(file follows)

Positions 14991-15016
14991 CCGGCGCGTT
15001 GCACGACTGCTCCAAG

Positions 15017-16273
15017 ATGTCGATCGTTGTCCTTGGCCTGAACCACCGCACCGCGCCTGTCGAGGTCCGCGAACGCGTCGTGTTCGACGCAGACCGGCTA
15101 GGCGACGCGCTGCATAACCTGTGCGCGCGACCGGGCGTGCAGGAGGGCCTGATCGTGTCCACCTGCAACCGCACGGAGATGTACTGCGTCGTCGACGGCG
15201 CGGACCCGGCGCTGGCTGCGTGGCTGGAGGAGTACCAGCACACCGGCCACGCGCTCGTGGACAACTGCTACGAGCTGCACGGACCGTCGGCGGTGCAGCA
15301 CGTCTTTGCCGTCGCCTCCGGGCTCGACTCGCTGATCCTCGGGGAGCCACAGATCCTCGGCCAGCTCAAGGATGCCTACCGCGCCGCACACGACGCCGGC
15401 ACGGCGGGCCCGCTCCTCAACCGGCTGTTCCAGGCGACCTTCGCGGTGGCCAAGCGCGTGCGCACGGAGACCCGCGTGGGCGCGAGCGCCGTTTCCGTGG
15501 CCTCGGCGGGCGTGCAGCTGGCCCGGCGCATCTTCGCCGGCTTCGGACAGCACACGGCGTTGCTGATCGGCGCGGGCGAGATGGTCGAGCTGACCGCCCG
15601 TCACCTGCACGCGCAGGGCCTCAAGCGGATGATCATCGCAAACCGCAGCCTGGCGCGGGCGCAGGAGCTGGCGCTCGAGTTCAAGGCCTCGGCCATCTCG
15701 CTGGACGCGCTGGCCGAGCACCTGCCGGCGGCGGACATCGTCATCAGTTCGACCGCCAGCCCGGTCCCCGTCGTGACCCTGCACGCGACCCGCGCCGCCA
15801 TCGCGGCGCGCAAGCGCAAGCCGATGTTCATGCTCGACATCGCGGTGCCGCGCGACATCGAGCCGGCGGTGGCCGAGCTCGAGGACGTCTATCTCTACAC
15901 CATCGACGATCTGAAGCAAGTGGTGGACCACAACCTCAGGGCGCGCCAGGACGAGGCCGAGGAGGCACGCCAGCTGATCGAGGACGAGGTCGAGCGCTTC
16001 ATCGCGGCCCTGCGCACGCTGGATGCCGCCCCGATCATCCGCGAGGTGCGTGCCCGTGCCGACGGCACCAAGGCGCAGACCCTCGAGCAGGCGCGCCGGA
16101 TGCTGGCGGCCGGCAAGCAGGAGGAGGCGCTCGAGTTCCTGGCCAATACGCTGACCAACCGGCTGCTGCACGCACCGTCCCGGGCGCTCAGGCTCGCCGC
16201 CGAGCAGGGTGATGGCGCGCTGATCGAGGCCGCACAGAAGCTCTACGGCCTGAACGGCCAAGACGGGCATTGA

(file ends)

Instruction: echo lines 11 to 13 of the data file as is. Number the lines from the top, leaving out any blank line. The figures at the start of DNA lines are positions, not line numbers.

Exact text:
15601 TCACCTGCACGCGCAGGGCCTCAAGCGGATGATCATCGCAAACCGCAGCCTGGCGCGGGCGCAGGAGCTGGCGCTCGAGTTCAAGGCCTCGGCCATCTCG
15701 CTGGACGCGCTGGCCGAGCACCTGCCGGCGGCGGACATCGTCATCAGTTCGACCGCCAGCCCGGTCCCCGTCGTGACCCTGCACGCGACCCGCGCCGCCA
15801 TCGCGGCGCGCAAGCGCAAGCCGATGTTCATGCTCGACATCGCGGTGCCGCGCGACATCGAGCCGGCGGTGGCCGAGCTCGAGGACGTCTATCTCTACAC